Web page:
Triangle with Fubini

  • Thread starter Faust90
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  • #1
20
0
Hi,

I should Show the following:


D is subset of R^2 with the triangle (0,0),(1,0),(0,1). g is steady.

Integral_D g(x+y) dL^2(x,y)=Integral_0^1 g(t)*t*dt

my ansatz:

Integral_0^1(Integral_0^(1-x) g(x+y) dy) dx

With Substitution t=x+y

Integral_0^1(Integral_x^1 g(t) dt) dx

But now i dont Have any ideas how to go on:-(
 

Answers and Replies

  • #2
611
24
Hi,

I should show the following:


[itex]D \subseteq R^2[/itex] with the triangle (0,0),(1,0),(0,1). g is steady.

[itex]\int_D g(x+y) dL^2(x,y)=\int_0^1 g(t)\ t \ dt[/itex]

My answer:

[itex]\int_0^1(\int_0^{(1-x)} g(x+y) dy) dx[/itex]

With Substitution t=x+y

[itex]\int_0^1(\int_x^1 g(t) dt) dx[/itex]

But now I don't have any ideas how to go on :frown:
I cleared up your post, hope you don't mind. Or, in terms of your username,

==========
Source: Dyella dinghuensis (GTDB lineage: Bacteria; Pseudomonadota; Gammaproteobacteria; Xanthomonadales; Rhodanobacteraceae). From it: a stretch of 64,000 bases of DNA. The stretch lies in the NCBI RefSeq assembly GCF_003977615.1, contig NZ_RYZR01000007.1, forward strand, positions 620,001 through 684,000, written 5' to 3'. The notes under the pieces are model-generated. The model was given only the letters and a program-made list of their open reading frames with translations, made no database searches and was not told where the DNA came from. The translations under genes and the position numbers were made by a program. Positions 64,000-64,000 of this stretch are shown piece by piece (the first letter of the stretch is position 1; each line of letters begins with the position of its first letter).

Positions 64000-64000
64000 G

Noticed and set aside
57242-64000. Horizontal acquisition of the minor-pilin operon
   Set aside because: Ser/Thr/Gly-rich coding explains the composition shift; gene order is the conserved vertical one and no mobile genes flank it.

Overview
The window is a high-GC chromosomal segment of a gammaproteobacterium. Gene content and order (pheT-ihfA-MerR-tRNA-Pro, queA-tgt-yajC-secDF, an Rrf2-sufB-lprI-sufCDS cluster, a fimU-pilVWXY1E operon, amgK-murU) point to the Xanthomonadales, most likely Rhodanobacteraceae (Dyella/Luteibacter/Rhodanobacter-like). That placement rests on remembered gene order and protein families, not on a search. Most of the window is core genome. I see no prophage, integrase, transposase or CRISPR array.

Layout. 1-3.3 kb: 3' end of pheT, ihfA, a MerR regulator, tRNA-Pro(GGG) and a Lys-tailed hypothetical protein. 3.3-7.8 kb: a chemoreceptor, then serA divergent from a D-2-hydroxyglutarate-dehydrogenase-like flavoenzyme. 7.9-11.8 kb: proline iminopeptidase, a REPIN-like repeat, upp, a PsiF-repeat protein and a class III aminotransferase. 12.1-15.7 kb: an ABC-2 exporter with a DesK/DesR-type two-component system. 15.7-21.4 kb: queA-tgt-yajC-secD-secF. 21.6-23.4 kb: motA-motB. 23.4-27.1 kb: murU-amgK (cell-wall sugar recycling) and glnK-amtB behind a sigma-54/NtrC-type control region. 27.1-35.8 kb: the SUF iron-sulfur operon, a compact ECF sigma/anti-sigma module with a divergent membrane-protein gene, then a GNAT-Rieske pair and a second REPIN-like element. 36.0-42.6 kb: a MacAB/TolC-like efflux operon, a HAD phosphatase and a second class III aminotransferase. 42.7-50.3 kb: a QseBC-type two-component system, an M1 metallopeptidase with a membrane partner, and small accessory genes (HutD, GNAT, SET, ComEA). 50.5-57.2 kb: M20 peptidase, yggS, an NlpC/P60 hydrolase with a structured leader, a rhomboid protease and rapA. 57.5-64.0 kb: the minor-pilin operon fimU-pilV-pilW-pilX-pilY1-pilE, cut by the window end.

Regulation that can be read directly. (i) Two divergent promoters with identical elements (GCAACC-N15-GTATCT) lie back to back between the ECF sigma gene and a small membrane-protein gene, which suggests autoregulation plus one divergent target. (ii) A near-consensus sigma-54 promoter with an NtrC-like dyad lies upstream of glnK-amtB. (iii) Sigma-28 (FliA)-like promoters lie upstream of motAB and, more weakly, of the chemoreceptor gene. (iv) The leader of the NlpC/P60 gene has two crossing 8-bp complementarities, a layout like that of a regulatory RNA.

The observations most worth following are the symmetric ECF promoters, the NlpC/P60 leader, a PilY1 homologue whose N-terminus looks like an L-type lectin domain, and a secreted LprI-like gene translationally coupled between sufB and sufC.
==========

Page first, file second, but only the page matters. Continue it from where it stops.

"'Twere better nothing would begin.
Thus everything that that your terms, sin,
Destruction, evil represent—
That is my proper element.”
-Goethe​

My love of good literature aside, there are two things you need to remember to continue. Firstly, you are evaluating the a double integral, so you need to evaluate the innermost one first. Secondly, g is steady. What might that imply about its integral?
 
  • #3
20
0
Hi,

thanks for your answer :) One of my favorite quotations.
I think I got it. If somebody want, i can write the solution here.

Greetings
 

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